With the battle raging, Rook, a drow rogue, searches for an opening to deliver the killing blow. He knows he can take out his opponent in one shot if he has this added advantage.
Last week, Bruce discussed his favorite class. Mine’s the assassin, but more on that another time. As of this writing, the poll results from Bruce’s blog posting show the rogue is second only to the wizard/magic-user as a favorite class, so a fair number of you have a lot of love for rogues. So, let’s talk about rogues. Specifically, let’s talk about the rogue’s sneak attack.
Going all the way back to Supplement I: Greyhawk, rogues (or thieves) had the ability to “strike silently from behind.” Rogues gained a significant accuracy boost and dealt double (or more) damage on a hit. This special attack was just one of the many abilities rogues gained—they also had climbing, hiding, picking locks, and so on—but the potential for extra damage helped the rogue keep up somewhat with the “fighting man.” As the game evolved to 1st and 2nd Edition, the requirements for dealing this extra damage got steeper and steeper, culminating with the rogue having to be behind a target that also was completely unaware of the rogue. In the end, thieves had a pretty hard time dealing this extra damage in combat and, unless the DM was particularly generous, had to jump through a whole lot of hoops to stick a knife between the ribs.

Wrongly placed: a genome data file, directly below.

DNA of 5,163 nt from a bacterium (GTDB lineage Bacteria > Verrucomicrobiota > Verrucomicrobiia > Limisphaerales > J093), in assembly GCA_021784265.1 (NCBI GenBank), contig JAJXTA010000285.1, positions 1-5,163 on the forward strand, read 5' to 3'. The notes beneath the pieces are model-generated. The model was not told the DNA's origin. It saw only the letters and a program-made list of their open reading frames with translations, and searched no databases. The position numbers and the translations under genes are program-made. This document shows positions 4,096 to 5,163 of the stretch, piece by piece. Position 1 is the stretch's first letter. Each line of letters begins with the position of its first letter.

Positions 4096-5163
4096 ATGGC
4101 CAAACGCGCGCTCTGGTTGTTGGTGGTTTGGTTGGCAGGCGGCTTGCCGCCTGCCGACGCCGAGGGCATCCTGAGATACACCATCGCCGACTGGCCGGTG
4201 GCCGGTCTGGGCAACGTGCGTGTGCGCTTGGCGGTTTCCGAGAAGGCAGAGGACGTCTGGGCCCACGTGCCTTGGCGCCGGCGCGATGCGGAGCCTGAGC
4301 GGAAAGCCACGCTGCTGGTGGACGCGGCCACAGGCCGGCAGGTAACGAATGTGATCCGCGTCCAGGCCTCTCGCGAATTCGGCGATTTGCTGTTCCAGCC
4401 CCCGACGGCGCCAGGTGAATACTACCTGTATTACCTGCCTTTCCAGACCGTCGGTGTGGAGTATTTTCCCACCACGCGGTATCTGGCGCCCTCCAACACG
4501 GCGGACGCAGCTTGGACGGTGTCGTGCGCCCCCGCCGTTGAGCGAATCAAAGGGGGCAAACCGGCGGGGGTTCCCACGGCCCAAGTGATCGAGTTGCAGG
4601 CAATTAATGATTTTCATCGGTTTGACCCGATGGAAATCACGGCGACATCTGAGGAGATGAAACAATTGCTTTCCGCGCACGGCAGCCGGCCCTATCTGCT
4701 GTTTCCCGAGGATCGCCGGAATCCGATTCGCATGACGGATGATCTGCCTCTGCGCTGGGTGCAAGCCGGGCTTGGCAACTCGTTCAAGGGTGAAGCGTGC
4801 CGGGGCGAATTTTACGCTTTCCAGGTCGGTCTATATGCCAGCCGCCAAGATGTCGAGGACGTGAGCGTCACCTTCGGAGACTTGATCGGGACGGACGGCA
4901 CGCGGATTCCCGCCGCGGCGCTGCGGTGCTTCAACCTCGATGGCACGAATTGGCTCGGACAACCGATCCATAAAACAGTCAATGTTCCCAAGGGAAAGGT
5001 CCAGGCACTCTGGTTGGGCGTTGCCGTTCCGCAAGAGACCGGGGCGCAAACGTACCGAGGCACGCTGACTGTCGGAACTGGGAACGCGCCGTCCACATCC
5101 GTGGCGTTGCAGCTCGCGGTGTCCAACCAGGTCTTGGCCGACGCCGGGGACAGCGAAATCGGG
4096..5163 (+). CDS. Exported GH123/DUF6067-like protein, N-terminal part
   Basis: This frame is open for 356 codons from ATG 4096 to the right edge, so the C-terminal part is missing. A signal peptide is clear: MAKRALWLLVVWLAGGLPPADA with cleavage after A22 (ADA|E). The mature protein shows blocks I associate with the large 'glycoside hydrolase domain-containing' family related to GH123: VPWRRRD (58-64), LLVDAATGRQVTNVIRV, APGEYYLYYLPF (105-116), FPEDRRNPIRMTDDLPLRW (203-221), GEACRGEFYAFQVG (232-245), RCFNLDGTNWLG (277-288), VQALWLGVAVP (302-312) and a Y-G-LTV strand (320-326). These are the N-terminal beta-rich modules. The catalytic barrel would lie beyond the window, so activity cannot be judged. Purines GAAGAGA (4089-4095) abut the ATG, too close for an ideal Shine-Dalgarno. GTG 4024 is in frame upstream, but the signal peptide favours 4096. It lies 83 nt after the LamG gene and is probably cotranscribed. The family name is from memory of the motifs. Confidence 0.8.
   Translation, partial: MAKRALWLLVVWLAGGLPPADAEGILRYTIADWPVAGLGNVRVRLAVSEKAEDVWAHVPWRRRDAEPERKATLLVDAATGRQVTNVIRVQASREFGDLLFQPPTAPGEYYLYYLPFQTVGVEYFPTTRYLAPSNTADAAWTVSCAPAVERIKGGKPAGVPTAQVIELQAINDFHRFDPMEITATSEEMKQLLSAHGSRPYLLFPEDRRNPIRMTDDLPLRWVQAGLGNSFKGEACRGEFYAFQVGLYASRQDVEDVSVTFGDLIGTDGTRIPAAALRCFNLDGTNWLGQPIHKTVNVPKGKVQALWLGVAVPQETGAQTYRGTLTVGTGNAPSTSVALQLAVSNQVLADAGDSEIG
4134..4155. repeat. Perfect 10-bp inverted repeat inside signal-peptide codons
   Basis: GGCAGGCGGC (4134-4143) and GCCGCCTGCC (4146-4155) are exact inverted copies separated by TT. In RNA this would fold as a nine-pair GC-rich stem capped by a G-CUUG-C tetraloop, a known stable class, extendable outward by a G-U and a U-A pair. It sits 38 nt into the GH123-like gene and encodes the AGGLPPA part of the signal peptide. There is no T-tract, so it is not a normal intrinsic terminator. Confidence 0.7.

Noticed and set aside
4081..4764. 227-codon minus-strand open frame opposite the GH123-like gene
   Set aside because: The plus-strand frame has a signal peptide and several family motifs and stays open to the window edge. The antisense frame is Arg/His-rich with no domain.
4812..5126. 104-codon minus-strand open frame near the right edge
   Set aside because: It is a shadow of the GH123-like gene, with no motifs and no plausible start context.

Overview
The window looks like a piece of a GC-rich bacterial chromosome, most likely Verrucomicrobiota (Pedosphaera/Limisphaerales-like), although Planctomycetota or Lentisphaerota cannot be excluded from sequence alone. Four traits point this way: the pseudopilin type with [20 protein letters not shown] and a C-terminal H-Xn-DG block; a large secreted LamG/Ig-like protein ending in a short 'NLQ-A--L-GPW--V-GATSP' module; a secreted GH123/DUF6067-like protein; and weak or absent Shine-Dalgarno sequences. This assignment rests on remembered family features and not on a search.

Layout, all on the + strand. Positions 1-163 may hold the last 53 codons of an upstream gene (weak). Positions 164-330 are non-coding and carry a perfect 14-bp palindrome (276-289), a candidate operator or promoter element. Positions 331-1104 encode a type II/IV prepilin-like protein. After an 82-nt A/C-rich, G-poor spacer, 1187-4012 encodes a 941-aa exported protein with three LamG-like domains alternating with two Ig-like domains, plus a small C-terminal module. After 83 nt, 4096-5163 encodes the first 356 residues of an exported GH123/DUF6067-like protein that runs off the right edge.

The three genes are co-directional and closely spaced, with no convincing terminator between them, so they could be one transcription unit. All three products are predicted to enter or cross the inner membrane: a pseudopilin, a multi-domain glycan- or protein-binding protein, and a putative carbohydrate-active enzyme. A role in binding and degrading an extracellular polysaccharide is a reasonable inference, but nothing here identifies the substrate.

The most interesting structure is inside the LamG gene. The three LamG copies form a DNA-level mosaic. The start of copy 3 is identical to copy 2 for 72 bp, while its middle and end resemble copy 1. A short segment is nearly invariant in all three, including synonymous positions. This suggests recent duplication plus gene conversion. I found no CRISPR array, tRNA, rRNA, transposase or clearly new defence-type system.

Enter 3rd Edition. Sneak attack replaced backstab. Rogues suddenly dealt buckets of extra damage whenever they struck an enemy they flanked or when the enemy was denied its Dexterity bonus to AC. Although the rogue could deal the extra damage more frequently, the extra damage applied only to living creatures with a discernable anatomy—rogues hated undead, constructs, oozes, and people in darkness. In 4th Edition, we saw these restrictions relaxed: rogues could deal the extra damage to any target granting combat advantage, once each round and eventually each turn.
All this brings us to an important question. Striking silently from behind evolved from a highly situational benefit to becoming a core part of how the class functions.
But does this have to be the case? Does sneak attack have to be integral to the rogue’s identity? Can we imagine a rogue that deals this extra damage only in very specific circumstances? Maybe we could have a rogue where sneak attack is an option and not at all central to the class’s identity?
What do you think?